Pierre just turned 29 and he got a cute little Belgian cookbook called "Le Produit" (by Filip Verheyden and Tony Le Duc) from my parents. It's the second volume of a trilogy, printed in a classy black fabric hardcover with "gold" edges. The first book is called "La Base" (the basics). The one Pierre got is an index of products (veggies, fruits, meats, fish, spices, herbs) with a beautiful picture and a very simple recipe involving this ingredient alone (along with the necessary spices). We took advice for our fava beans.
- First we removed the beans from the pods.
- We blanched the beans in salted water for 1 minute.
- We rinsed the beans in cold water to stop the cooking process.
- We removed the thick, light green envelope around the beans. The bean itself has a nice and flashy, darker green color (as you can see on the above picture). As the book explained it, some beans split and some others didn't.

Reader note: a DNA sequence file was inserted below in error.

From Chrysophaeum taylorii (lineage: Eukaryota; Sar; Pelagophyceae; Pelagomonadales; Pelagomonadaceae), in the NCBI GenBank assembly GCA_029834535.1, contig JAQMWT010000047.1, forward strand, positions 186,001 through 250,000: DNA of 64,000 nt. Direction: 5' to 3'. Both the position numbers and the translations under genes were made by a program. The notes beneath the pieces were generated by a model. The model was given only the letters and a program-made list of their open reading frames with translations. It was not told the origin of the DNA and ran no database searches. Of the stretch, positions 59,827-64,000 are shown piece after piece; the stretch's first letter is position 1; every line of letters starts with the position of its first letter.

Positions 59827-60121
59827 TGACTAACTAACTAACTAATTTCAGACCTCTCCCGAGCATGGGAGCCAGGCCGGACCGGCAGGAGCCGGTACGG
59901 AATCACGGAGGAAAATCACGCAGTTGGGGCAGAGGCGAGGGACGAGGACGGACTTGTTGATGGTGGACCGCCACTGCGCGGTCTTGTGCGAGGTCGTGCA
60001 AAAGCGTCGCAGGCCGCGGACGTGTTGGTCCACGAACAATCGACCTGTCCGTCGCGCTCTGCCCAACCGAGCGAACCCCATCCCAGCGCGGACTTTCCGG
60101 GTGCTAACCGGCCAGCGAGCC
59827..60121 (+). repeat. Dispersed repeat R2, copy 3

- We sautéed the beans in butter for a few minutes. That's all the book recommended. As we had prepared lamb leg steaks (just salted and peppered and sautéed in butter), we simply added the beans to the pot. The lamb steaks could have used a little more seasoning but the fava beans didn't need anything else: they were delicious, not too soft and extremely flavorful.
A few statistics on fava beans:
- There are about 5 beans per pod.
- We paid $1 per pound of pods last week at the Sunnyvale farmer's market.
- Weight of the pods: about 800 grams (almost 2 pounds)
- Whole beans (with skin): about 300 grams
- Ready to eat (once skin was removed): about 200 grams
- Which means we ate 25% of the initial weight.
- Nutrition facts